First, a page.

It was probably just as well that his political commitments in America meant Donald Trump missed out on this particular media event. It was a day, after all, when it was appropriate that the “new” Ailsa Course did its own talking and, boy, did it make a favourable first impression.
In tandem with Martin Ebert, the excellent course architect also working on Royal Portrush at present as it prepares to stage the Open Championship in 2019, Trump has carried out a programme of stunning changes to the Ayrshire layout.
In the main, they have involved holes being moved closer to the Firth of Clyde, making better use of some spectacular landscape and seascape that went unnoticed in the past due to the location of certain tees and greens.
Since the course closed on 27 September last year, 36 acres of turf and rough vegitation has been lifted and relaid, with all 18 holes having some surgery carried out.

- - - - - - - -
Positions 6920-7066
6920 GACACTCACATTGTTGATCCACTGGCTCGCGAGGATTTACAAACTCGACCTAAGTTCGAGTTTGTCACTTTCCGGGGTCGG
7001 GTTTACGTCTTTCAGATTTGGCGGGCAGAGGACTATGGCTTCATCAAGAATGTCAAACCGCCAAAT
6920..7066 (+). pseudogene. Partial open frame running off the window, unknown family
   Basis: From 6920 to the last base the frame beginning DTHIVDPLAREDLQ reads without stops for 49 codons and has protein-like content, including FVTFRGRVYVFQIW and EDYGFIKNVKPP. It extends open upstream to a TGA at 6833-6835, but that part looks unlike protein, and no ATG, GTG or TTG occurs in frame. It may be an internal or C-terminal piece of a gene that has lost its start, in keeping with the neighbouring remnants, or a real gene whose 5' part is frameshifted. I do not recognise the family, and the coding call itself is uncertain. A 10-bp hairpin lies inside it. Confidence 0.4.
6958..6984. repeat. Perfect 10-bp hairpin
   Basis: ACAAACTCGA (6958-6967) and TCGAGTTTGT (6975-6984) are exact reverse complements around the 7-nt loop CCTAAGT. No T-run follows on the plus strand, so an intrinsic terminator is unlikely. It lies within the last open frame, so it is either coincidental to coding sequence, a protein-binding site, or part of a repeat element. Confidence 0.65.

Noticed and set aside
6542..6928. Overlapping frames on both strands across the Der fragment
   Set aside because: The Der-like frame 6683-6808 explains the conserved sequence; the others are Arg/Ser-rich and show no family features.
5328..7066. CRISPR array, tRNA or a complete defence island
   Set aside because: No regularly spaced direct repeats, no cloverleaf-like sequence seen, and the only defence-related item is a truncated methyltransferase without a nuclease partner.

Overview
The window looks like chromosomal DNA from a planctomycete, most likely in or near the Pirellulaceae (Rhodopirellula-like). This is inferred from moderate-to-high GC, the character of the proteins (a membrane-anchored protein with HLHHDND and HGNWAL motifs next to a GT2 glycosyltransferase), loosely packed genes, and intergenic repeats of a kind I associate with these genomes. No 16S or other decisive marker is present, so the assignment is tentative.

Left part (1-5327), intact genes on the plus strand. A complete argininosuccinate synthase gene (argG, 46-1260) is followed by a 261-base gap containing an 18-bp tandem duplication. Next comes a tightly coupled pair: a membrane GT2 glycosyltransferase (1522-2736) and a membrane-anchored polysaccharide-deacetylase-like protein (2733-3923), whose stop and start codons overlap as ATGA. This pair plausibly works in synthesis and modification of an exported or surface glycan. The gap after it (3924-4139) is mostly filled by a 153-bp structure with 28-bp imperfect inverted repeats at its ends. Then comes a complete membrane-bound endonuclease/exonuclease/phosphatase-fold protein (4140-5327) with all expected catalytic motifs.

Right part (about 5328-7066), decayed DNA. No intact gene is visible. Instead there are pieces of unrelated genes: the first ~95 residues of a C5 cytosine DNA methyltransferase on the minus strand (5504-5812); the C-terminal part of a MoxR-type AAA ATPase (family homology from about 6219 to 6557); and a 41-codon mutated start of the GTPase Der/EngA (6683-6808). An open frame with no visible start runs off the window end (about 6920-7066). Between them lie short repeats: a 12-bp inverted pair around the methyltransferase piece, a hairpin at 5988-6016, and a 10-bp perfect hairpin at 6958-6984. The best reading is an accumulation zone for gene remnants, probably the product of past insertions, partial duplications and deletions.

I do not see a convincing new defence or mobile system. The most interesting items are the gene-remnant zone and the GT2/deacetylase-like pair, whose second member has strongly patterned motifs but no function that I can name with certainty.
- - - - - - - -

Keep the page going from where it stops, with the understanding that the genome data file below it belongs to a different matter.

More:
Lengthened and turned into a dogleg, the first is now, as Ebert pointed out, a “proper” opening hole for a championship course while the test now also finishes with a much better hole, though in its case due to it be straightened so it now looks directly up the barrel towards the hotel up on the top of the hill.
It’s around the turn, though, where Trump and Ebert have come up with the joint-vision to create a stretch of holes that match any in terms of being both spectacular and challenging.
Make no mistake, the ninth, 10th and 11th will be talked about in golf in the same breath as Augusta’s Amen Corner and the equally spectacular stretch at Pebble Beach.
What the two masterminds behind the new creation have also done very well is bringing the iconic lighthouse into view more on the back nine. It and Arran, for instance, provide an breathtaking backdrop to a new green at the 14th.
With some of his controversial comments on the campaign trail in the bid to win the Republican nomination for the race to be US President, Trump has left the R&A in awkward position as far as Turnberry is concerned as a future Open Championship venue.
It would be even more of a crying shame now, though, if the world’s top players didn’t get the chance to compete for the Claret Jug again on a course that was already regarded as being the most scenic on the rota but has just been taken up several notches in that respect and also, importantly, in terms of its overall test.